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I would be happy to help anyone with a Model 1914 Navy authenticate it. There are a lot of reproductions of this prized piece floating around so a second set of eyes can be welcome.

All Lugers should have been made with a 6" barrel.

Dan
 

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Dan...I accept your offer and would like you to check out my DWM 1917 dated Navy rig s/n 6038. I bought it 20 years ago. It has a matching numbered magazine. The black holster is maker marked and dated 1917 and has two belt looks. Thank you, Harry Logan

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Harry
As there has not been a response, I will attempt a partial response. Please fill in the blanks that I leave.

According to Brad Simpson significant quantities of 1916 and 1917 dated Navy Lugers were replicated in recent times. The most common donor gun was the 1920 commercial Luger. New 6 inch barrels and a new rear toggle link with Navy sight were added. The original proofs were removed and new Navy proofs were added. According to Brad, these Lugers have been widley distributed

How can these replica 1916 and 1917 dated Navy Lugers be identified?

1. The replicas Navy Lugers look like they are brand new. The original Navy Luger should look like it is older than 85 years.
Rust blue produces a little rust on its surface as it ages. There should be some patina (rust) on the aged Luger. As the wood grips absorb moisture there is usually a little rust under the grips. Take a white cleaning patch with a little WD-40 and rub the area under the grips. There should be a little rust color on the patch (Unless the previous owner has thoroughly cleaned the pistol). Straw parts most often age faster than the rest of the Luger and show tiny black or dark brown aging spots.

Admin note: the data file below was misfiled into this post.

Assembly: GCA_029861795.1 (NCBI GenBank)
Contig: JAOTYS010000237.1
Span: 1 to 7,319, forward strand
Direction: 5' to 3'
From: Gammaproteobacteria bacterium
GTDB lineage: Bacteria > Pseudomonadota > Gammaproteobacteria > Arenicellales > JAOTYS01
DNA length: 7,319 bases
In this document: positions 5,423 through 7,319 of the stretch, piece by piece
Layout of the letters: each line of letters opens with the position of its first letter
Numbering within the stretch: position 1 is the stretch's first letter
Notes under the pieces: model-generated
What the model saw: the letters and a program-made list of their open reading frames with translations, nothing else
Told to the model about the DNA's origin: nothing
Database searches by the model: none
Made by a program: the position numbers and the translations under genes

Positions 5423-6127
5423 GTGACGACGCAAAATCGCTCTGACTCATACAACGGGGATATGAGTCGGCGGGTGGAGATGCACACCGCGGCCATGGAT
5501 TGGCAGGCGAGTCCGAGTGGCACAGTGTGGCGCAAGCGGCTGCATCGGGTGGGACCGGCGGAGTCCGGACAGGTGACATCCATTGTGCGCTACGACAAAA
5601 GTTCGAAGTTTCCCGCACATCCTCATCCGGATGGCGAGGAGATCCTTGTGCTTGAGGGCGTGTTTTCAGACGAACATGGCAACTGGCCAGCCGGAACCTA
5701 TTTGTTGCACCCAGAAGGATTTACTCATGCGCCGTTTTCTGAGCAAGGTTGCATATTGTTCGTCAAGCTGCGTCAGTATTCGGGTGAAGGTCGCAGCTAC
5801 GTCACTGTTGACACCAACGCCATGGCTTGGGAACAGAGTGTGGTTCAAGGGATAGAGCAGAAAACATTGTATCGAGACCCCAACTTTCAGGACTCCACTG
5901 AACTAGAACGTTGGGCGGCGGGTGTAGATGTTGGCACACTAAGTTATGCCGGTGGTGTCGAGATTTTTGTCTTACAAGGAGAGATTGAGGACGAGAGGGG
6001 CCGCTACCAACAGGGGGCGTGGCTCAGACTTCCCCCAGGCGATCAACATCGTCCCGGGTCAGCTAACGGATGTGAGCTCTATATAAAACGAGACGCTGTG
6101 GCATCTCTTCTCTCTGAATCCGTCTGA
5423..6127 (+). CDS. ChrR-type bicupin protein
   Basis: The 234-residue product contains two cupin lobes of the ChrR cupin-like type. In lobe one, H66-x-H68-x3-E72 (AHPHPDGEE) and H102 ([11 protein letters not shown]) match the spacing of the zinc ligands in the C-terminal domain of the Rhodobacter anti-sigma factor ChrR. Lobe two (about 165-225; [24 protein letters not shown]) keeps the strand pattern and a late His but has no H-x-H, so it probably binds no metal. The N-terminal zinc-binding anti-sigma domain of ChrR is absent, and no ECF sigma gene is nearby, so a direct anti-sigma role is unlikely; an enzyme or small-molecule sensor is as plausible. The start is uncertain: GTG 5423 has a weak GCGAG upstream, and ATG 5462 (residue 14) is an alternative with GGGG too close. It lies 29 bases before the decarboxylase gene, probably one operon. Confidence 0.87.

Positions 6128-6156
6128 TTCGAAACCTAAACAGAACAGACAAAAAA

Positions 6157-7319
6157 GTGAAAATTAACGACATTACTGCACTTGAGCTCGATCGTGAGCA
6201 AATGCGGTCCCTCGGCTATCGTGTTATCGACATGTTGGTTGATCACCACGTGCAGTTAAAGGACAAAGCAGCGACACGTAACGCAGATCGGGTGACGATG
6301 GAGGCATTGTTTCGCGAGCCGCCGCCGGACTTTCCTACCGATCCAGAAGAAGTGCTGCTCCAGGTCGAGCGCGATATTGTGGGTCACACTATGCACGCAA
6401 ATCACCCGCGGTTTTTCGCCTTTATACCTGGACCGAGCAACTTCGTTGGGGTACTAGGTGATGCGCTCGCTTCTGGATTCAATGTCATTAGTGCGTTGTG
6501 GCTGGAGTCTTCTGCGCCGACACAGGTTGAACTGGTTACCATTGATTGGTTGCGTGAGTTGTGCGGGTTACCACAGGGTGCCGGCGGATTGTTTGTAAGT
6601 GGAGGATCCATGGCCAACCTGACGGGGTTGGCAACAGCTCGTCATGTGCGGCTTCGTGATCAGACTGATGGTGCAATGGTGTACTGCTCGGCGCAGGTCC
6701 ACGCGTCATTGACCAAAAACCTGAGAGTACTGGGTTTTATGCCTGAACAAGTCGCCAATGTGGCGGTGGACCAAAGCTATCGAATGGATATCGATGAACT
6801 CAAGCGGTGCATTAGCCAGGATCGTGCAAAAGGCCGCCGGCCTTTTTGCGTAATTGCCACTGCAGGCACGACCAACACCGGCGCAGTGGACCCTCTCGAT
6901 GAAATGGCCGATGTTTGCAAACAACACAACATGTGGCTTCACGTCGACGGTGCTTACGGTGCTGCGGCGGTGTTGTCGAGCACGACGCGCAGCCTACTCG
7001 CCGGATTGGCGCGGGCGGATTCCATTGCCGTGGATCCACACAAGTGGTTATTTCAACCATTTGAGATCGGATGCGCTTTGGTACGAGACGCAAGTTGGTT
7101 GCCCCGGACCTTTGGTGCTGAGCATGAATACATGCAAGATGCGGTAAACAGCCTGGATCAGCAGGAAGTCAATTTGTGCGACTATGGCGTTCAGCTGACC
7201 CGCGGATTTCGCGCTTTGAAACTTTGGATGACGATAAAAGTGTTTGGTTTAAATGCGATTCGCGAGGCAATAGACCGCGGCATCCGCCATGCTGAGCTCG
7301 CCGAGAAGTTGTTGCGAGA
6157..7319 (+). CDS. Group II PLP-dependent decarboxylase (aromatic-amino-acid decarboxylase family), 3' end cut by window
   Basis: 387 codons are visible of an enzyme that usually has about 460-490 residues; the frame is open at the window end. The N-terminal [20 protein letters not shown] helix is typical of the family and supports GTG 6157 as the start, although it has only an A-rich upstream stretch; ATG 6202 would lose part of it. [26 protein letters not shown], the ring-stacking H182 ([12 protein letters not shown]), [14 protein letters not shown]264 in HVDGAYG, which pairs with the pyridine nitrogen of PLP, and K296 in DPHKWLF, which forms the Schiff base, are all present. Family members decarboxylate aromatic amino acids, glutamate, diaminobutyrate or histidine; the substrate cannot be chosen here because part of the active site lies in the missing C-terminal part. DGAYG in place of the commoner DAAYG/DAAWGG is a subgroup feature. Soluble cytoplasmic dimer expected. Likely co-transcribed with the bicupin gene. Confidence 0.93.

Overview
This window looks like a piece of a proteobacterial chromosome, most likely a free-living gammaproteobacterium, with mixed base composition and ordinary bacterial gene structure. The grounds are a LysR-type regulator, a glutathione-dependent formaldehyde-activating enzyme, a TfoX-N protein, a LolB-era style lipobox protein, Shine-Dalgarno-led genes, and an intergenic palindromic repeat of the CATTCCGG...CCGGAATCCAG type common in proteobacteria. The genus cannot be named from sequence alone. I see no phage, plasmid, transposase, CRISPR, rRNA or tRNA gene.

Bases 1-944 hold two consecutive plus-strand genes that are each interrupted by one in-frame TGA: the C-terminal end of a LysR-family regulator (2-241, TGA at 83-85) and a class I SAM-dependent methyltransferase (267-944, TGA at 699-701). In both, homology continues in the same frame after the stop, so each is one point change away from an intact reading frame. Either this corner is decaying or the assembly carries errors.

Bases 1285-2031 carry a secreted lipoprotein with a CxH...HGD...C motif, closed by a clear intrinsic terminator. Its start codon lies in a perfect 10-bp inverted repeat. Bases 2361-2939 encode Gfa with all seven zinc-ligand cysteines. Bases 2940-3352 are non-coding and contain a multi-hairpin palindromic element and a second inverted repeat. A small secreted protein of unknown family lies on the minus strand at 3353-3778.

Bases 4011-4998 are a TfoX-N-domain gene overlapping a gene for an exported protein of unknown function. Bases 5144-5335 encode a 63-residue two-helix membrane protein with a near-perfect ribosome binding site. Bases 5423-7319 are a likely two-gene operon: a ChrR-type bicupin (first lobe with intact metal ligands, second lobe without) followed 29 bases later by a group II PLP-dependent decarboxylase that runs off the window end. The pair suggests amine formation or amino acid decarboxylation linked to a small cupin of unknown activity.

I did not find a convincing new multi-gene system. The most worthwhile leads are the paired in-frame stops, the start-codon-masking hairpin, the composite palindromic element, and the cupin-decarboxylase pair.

2. The replica main axle pin has a small flange. Original 1916 and 1917 dated Navy Lugers have a large flange. (Note: almost all other Lugers have a small flange) However, these replica small flange Navy Lugers can easily be made into large flange Navy Lugers with a little machining.
3. The replica barrel is new and the bore is mint. As I recall the twist and rifling may not be correct. Note: Mint bores are very rare on original Imperial Navy Lugers
4. The replica Navy C/M proofs have the crown slightly floating above the M. The original Navy proofs have the crown tight to the M. See IMPERIAL NAVY LUGERS AND SERIAL NUMBERS for a comparison of original and replica Navy proofs.
5. The replica Navy rear sight is not exactly the same as the original Navy rear sight.
6. On original Navy Lugers the barrel serial number digits will most often have a halo around them.
I am sure that the Navy Luger experts know of additional ways to detect these replica 1916 and 1917 dated Navy Lugers.